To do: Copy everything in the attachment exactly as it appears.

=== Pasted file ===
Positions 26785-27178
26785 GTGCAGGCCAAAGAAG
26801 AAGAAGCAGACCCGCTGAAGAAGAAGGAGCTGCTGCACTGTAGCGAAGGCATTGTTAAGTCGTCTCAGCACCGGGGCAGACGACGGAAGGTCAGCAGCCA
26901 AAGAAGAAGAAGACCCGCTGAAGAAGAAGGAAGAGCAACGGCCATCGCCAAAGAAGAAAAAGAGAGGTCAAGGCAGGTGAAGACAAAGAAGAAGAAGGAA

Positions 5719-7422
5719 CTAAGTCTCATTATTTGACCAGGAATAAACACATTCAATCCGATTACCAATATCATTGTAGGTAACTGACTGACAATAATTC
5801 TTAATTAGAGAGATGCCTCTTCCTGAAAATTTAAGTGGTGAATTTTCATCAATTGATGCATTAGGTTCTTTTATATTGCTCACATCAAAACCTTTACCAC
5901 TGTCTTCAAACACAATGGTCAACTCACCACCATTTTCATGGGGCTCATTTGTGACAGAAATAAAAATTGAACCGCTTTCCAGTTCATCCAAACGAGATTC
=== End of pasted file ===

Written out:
Positions 26785-27178
26785 GTGCAGGCCAAAGAAG
26801 AAGAAGCAGACCCGCTGAAGAAGAAGGAGCTGCTGCACTGTAGCGAAGGCATTGTTAAGTCGTCTCAGCACCGGGGCAGACGACGGAAGGTCAGCAGCCA
26901 AAGAAGAAGAAGACCCGCTGAAGAAGAAGGAAGAGCAACGGCCATCGCCAAAGAAGAAAAAGAGAGGTCAAGGCAGGTGAAGACAAAGAAGAAGAAGGAA

Positions 5719-7422
5719 CTAAGTCTCATTATTTGACCAGGAATAAACACATTCAATCCGATTACCAATATCATTGTAGGTAACTGACTGACAATAATTC
5801 TTAATTAGAGAGATGCCTCTTCCTGAAAATTTAAGTGGTGAATTTTCATCAATTGATGCATTAGGTTCTTTTATATTGCTCACATCAAAACCTTTACCAC
5901 TGTCTTCAAACACAATGGTCAACTCACCACCATTTTCATGGGGCTCATTTGTGACAGAAATAAAAATTGAACCGCTTTCCAGTTCATCCAAACGAGATTC